INSIGHT: Mexico’s emissions, energy policy and Pemex main challenges for new president

Jonathan Lopez


SAO PAULO (ICIS)–Mexico’s new – and first female – president Claudia Sheinbaum will have to decide soon into her term whether she changes course in two key aspects: energy policy and greenhouse gas (GHG) emissions, and the support for state-owned, indebted and underperforming energy major Pemex.

The resounding victory obtained by the governing party Morena, whose candidate Sheinbaum was hand-picked by the current president Andres Manuel Lopez Obrador, may allow Sheinbaum to change course and free herself from the previous administration’s commitments.

As of 09:00 local time on Monday, with more than 82% of votes counted, Sheinbaum was on course to reach 60% of the vote in the presidential election. At nearly 30 million votes, she more than doubles the center-right candidate Xochitl Galvez. Turnout stood at 60%.

But Morena’s victory for the presidency was widely expected, and focus is now on the results to Congress, where the party has also obtained a resounding victory and could be on course to obtain a ‘supermajority’: two-thirds or more of seats in Congress which would open the door to one-party constitutional reforms.

Investors, however, are not as impressed as Mexico with Morena candidates, and have never been too friendly towards a political party which by nature wants to expand the role of the state in the economy, which often leads to more taxes for companies and households.

On Monday morning, the main bourse was down 5.5% at the opening.

Sunday’s elections showed once again how investors’ concerns are often far from those of the voters, who gave Morena another chance as the economy has performed relatively well and despite insecurity, Mexicans’ main concern, still rising and taking dozens of lives daily: in 2022, the last full-year statistics available, a total of 42,888 homicides were registered, 1,000 up from 2021.

One of Sheinbaum’s main challenges soon after taking office will be Pemex, the most indebted global crude oil major with debt commitments of around $100 billion, and whom has only managed to financially get by with cash injections from the Federal government, while the company’s performance remains lackluster.

Pemex could become a liability for the Federal finances and for Mexico’s sovereign debt ratings if continued – and increasing – Federal Budget support is needed, according to analysts at the major US credit rating agencies Fitch and S&P.

In the private sector, that would be considered a loss-making company and be either turned around or shut altogether. In Lopez Obrador’s Mexico, it has been ‘energy sovereignty’ and his cabinet has never questioned the large sums of public money – $4.0 billion in the 2023 budget – the company requires to pay for its commitments. For 2024, $8 billion was put aside.

The cabinet has always responded to any criticism regarding Pemex arguing the company remains Mexico’s largest income generator, as it accounts for around 7% of the Treasury’s income, and argued the financial support to meet debt obligations was indispensable to keep that income coming.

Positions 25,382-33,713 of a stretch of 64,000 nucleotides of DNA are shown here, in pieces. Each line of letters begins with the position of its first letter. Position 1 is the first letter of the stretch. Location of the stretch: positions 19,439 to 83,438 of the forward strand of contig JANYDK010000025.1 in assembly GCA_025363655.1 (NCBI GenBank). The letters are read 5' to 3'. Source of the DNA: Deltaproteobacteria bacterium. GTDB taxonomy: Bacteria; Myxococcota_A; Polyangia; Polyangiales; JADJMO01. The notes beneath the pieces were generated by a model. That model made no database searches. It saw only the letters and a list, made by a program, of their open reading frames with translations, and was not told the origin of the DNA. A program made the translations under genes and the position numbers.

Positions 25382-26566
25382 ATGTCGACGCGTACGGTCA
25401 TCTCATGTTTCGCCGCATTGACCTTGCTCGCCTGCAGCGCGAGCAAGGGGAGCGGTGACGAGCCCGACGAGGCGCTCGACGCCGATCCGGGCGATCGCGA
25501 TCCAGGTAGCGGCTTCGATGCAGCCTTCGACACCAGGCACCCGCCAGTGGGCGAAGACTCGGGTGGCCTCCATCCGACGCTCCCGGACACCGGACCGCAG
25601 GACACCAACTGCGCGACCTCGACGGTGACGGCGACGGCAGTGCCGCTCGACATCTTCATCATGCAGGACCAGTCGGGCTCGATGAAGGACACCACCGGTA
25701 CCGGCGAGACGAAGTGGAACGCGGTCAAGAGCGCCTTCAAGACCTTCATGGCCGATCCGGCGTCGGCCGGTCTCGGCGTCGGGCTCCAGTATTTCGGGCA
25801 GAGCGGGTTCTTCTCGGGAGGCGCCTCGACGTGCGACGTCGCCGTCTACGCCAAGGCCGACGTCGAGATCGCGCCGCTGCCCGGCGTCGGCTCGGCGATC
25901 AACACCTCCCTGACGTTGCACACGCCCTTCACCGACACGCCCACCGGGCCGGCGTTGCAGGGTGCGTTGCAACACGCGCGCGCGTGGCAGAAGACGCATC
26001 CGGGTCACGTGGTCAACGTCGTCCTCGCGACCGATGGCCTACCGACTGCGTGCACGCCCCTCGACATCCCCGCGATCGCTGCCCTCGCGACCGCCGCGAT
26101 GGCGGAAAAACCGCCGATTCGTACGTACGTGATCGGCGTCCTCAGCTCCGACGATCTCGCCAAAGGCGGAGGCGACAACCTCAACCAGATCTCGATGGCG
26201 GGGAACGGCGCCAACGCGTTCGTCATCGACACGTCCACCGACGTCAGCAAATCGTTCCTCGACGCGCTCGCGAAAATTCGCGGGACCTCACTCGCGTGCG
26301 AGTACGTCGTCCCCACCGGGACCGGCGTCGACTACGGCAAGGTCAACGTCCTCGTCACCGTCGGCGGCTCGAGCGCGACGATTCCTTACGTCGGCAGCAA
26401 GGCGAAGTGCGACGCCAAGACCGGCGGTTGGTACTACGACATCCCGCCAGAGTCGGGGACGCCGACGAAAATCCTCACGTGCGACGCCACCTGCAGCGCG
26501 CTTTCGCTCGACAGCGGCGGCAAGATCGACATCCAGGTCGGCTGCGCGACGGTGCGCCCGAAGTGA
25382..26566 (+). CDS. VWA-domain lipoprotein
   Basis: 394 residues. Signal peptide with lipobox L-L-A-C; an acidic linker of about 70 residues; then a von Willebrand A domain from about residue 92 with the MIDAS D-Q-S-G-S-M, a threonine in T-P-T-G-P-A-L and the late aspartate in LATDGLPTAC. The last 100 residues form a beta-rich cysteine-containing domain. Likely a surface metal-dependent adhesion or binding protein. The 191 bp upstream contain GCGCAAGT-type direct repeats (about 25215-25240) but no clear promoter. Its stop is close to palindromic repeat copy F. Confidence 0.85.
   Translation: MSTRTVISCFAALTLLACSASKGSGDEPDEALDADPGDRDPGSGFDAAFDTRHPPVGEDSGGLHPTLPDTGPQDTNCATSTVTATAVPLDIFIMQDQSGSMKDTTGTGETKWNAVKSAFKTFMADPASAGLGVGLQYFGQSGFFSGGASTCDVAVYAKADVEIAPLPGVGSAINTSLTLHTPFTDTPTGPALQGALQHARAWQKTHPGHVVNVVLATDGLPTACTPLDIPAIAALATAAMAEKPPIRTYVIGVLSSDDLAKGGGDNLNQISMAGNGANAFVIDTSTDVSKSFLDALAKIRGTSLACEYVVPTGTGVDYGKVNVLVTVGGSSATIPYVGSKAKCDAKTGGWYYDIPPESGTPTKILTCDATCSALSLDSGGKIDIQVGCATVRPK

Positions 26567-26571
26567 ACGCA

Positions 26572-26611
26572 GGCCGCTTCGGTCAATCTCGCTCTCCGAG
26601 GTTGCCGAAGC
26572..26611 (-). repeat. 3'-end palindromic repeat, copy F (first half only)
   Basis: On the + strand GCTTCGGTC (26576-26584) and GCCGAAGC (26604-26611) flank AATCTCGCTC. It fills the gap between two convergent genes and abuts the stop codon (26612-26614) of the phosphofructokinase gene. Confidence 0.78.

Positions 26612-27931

The financial support has mostly been used to cover debt obligations, but not expansions or overhauls to make the company fit for the future. Equally, Pemex’s debts with its own suppliers – smaller companies in Mexico who create thousands of jobs – have been widely reported, and only partially addressed by Lopez Obrador’s administration.

Pemex’s aging facilities are also on the spotlight. At the start of his term in 2018, the president said he wanted Pemex to increase its output to somewhere above 2 million barrels/day.

In 2023, on average, it produced 1.875 million barrels/day, which was nonetheless a 5% increase compared with 2022. Pemex never got there and, given the difficulty to do so, it stopped publishing the 2 million barrel/day target at some point last year.

To surpass the 2 million barrel/day target, Pemex needs to heavily invest in its fields and facilities, analysts at Fitch said in April.

While other state-owned as well as private oil majors are speeding up their investments in other energies to allow them a future past-oil, Pemex remains a quintessential crude producer and one who, on top of it all, operates aging facilities.

That adds another financial drag on the company as old facilities require recurrent maintenance and, moreover, too often have caused fatal accidents.

“Policy continuity will largely prevail, although Sheinbaum is likely to face greater scrutiny of the public finances and she is likely to be less supportive than her predecessor of the oil sector,” analysts at Capital Economics said on Monday.

“One key area of difference with the AMLO [acronym widely used for the president’s name, going by his initials] Administration is likely to be energy policy. While Sheinbaum said that she will promote ‘energy sovereignty’, perhaps a nod to (for now) continuing to provide support for the state oil company Pemex, her environment-friendly credentials shone through as she called for a focus on renewable energy.”